Australia continued to hold the upper hand on the second day of the third Ashes Test in Manchester, even though captain Michael Clarke fell short of a double hundred.
Clarke had made 125 on day one and moved on to 187 before he was bowled by Stuart Broad, the ball trickling back onto the stumps to give the seamer his 200th Test wicket.
But Clarke, who had lost overnight partner Steven Smith earlier in the day, could once again rely on his lower order for decent runs as both Brad Haddin (65 not out) and Mitchell Starc (66 not out) made half-centuries before they were called in by the skipper with the score on 527-7.
England's opening batsmen had 30 overs to survive but were unable to do so, Joe Root nicking Peter Siddle to Haddin, before nightwatchman Tim Bresnan followed suit even though replays showed the ball actually caught his trouser-leg and not the inside-edge.
Alastair Cook will resume on 36 not out on Saturday morning. Here we look back at the main action and reaction on day two.
Australia maintain their grip
It was another great day for Australia as they piled on the runs before nipping out two England batsmen in the final session. Michael Clarke continued where he left off the night before and then Brad Haddin and Mitchell Starc found the easy-paced wicket to their liking in a partnership that took the tourists past the 500-mark as they finally began to look like a team worthy of an Ashes series. Graeme Swann picked up five wickets and spin looks set to play a huge part in the remainder of the match, with the recalled Nathan Lyon already having bowled 10 of the 30 overs sent down so far in the England reply. "Lyon was mighty impressive... he will be a test as Old Trafford suits spinners on the last two days," Nasser Hussain told Sky Sports Ashes.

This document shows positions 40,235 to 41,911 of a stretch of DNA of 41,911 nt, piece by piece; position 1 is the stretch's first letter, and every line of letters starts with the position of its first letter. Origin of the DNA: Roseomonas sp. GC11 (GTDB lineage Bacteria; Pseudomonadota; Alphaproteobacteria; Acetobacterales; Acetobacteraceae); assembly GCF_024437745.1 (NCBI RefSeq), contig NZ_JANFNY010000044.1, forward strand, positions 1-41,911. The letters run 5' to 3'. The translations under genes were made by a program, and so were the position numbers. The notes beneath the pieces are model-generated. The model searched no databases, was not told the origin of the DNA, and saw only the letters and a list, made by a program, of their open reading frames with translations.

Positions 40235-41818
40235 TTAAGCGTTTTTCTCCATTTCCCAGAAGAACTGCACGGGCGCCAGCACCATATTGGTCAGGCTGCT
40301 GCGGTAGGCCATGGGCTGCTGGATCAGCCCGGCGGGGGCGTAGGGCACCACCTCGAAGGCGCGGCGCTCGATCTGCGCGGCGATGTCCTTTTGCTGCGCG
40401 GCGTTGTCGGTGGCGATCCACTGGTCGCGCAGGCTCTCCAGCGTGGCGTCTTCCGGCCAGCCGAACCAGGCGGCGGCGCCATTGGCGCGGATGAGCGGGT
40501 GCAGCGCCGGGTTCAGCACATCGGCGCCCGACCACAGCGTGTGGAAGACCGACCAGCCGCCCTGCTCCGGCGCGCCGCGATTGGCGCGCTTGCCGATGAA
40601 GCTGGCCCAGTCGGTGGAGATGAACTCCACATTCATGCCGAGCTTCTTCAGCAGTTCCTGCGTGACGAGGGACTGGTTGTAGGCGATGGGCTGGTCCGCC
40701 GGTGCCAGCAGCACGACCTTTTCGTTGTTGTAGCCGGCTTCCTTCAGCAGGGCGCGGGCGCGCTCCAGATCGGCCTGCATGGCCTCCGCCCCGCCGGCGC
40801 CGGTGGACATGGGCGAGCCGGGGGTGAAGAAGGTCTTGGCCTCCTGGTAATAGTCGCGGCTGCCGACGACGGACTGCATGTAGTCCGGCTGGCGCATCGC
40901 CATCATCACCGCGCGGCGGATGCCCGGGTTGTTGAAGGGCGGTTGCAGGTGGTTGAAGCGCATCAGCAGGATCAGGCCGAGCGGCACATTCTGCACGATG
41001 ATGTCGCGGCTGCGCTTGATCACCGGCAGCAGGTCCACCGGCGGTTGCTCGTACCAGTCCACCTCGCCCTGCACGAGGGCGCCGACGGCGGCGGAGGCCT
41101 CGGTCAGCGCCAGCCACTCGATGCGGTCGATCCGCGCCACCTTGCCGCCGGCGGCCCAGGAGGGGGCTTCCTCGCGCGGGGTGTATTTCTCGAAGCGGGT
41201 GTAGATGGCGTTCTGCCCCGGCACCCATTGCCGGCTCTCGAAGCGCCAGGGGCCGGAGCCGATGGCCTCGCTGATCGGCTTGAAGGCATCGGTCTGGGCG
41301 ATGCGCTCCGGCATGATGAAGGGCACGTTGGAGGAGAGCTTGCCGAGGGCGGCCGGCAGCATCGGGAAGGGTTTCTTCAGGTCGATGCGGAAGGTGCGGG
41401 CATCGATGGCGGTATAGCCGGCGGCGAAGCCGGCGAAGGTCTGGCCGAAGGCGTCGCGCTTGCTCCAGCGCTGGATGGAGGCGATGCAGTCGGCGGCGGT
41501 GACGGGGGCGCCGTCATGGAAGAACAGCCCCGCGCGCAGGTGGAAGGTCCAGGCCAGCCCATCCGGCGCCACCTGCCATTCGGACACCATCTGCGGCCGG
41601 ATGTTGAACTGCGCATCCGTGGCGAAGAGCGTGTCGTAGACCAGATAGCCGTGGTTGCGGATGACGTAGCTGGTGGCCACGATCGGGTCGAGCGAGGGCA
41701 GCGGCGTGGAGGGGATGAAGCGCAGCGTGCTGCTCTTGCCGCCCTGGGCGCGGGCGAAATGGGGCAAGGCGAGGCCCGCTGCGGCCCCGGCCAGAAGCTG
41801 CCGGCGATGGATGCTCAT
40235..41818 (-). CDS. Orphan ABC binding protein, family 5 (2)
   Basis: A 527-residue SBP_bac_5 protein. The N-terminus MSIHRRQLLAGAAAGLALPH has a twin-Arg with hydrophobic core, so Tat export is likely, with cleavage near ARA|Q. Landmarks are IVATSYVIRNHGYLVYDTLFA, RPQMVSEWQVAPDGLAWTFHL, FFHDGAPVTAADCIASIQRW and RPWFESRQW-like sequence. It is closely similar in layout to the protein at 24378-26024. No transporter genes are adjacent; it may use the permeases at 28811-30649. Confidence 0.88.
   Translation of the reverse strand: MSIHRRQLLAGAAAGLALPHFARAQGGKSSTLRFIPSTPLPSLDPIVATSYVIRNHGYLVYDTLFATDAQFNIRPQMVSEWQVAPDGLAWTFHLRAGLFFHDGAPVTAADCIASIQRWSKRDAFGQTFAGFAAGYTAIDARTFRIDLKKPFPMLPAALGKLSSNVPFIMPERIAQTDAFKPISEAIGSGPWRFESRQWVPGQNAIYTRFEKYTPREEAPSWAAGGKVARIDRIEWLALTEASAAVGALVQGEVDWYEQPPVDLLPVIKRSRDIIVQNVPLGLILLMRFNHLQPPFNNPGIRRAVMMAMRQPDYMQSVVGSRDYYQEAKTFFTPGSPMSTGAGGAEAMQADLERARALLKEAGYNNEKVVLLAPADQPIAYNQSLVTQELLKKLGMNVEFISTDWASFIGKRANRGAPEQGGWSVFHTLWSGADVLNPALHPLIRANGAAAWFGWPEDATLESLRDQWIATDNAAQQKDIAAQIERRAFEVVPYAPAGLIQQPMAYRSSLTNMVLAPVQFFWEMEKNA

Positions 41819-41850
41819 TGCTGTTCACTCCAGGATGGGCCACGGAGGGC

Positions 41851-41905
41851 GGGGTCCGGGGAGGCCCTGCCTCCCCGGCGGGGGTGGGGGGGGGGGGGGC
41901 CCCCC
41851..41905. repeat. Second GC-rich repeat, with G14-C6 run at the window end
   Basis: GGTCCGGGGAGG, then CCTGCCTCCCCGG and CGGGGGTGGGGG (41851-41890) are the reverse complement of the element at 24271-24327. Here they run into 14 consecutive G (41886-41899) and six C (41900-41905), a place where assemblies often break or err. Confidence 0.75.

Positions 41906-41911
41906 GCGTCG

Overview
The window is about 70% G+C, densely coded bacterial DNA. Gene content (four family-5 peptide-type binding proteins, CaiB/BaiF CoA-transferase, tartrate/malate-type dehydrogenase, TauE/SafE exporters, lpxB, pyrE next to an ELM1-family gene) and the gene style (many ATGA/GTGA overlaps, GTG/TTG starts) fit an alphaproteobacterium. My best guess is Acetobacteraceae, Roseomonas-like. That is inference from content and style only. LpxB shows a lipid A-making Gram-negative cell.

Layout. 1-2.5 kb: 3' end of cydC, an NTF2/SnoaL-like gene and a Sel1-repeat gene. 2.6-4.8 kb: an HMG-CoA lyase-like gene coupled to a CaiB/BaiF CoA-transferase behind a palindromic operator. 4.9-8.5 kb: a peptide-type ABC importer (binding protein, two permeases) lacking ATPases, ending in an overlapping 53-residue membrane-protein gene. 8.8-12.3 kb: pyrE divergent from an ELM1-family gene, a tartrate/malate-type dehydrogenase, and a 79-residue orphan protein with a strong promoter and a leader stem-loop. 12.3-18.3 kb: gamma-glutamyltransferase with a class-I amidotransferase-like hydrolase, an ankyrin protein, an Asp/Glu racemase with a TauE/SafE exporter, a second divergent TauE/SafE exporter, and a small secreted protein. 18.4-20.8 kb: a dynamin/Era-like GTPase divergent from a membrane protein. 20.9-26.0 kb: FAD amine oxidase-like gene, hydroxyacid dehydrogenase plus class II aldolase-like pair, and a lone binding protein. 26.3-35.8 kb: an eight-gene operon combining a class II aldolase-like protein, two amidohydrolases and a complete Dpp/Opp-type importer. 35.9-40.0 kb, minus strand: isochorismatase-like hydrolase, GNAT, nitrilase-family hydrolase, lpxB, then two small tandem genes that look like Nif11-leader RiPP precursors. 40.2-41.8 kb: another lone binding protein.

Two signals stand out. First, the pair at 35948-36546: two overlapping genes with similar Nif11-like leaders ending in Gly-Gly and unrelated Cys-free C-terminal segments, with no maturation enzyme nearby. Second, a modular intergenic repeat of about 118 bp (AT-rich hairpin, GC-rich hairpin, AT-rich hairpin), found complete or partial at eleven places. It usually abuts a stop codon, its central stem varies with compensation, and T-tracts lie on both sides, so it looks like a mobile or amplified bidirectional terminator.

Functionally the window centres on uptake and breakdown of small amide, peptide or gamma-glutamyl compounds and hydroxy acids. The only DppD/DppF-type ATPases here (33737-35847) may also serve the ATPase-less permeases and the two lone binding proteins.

Player of the day
England spinner Graeme Swann took three of the four wickets to fall to claim 5-159 despite admitting the going was tough for the bowlers with the pitch playing so true. Five of Australia's batsmen passed 50 with the eighth wicket partnership worth 97 when Clarke enforced the declaration. Michael Clarke was the only Australian not to fall to Swann on day two, playing a short ball from Stuart Broad onto his stumps to depart for 187. That gave Broad his 200th Test wicket but even such a milestone moment did little to disguise England's reliance on Swann on the day.
Clarke remains cautious
Michael Clarke said his brilliant 187 will count for nothing if his team doesn't go on to win the match. The Australia skipper was the mainstay in his side's tally of 527-7 and admitted it was nice to spend some time in the middle after two torrid matches for he and his team-mates. "Obviously we didn't bat as well as we would have liked to in the first two Test matches so it was good to win the toss and come and spend some time on a pretty good wicket," he told Sky Sports Ashes. "If we win the Test, I'll be extremely proud but if we don't then it's useless. It's always nice to score a hundred - don't get me wrong - but we've got three big days ahead so we'll see how we go."
Nightwatchman issue to the fore
England, not for the first time in the series, sent in a tail-ender to protect the batting order but both Nasser Hussain and Shane Warne questioned the decision. Tim Bresnan was the sacrificial lamb on this occasion fully 30 minutes before stumps and the decision back-fired as the Yorkshire bowler was given out caught behind off Peter Siddle. Replays, most notably 'Snicko' - which is not available to the TV umpire - proved the ball had in fact brushed Bresnan's trouser-leg on the way through and not the inside edge. Warne thought it was a negative signal from the England dressing room to send Bresnan in, while Hussain said the player probably felt he had to walk off in case he wasted a review.